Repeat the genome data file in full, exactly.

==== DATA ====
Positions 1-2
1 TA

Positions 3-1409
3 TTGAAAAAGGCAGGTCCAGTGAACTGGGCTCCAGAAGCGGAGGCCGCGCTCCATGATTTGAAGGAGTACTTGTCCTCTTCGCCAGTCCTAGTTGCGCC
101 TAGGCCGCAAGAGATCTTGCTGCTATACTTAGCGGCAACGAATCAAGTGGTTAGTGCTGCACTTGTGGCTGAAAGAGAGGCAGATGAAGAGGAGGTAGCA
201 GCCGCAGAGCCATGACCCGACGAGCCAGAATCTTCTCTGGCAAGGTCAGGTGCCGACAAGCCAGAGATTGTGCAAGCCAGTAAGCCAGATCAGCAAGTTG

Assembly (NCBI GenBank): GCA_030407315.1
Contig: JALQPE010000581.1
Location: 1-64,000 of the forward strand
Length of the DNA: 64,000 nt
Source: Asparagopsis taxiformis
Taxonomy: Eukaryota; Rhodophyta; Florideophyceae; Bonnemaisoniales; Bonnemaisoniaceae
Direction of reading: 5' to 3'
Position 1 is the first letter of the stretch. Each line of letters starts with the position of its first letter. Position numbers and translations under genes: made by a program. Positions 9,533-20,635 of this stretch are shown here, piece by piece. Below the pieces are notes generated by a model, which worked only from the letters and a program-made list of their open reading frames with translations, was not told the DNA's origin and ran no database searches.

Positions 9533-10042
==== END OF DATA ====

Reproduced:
Positions 1-2
1 TA

Positions 3-1409
3 TTGAAAAAGGCAGGTCCAGTGAACTGGGCTCCAGAAGCGGAGGCCGCGCTCCATGATTTGAAGGAGTACTTGTCCTCTTCGCCAGTCCTAGTTGCGCC
101 TAGGCCGCAAGAGATCTTGCTGCTATACTTAGCGGCAACGAATCAAGTGGTTAGTGCTGCACTTGTGGCTGAAAGAGAGGCAGATGAAGAGGAGGTAGCA
201 GCCGCAGAGCCATGACCCGACGAGCCAGAATCTTCTCTGGCAAGGTCAGGTGCCGACAAGCCAGAGATTGTGCAAGCCAGTAAGCCAGATCAGCAAGTTG

Assembly (NCBI GenBank): GCA_030407315.1
Contig: JALQPE010000581.1
Location: 1-64,000 of the forward strand
Length of the DNA: 64,000 nt
Source: Asparagopsis taxiformis
Taxonomy: Eukaryota; Rhodophyta; Florideophyceae; Bonnemaisoniales; Bonnemaisoniaceae
Direction of reading: 5' to 3'
Position 1 is the first letter of the stretch. Each line of letters starts with the position of its first letter. Position numbers and translations under genes: made by a program. Positions 9,533-20,635 of this stretch are shown here, piece by piece. Below the pieces are notes generated by a model, which worked only from the letters and a program-made list of their open reading frames with translations, was not told the DNA's origin and ran no database searches.

Positions 9533-10042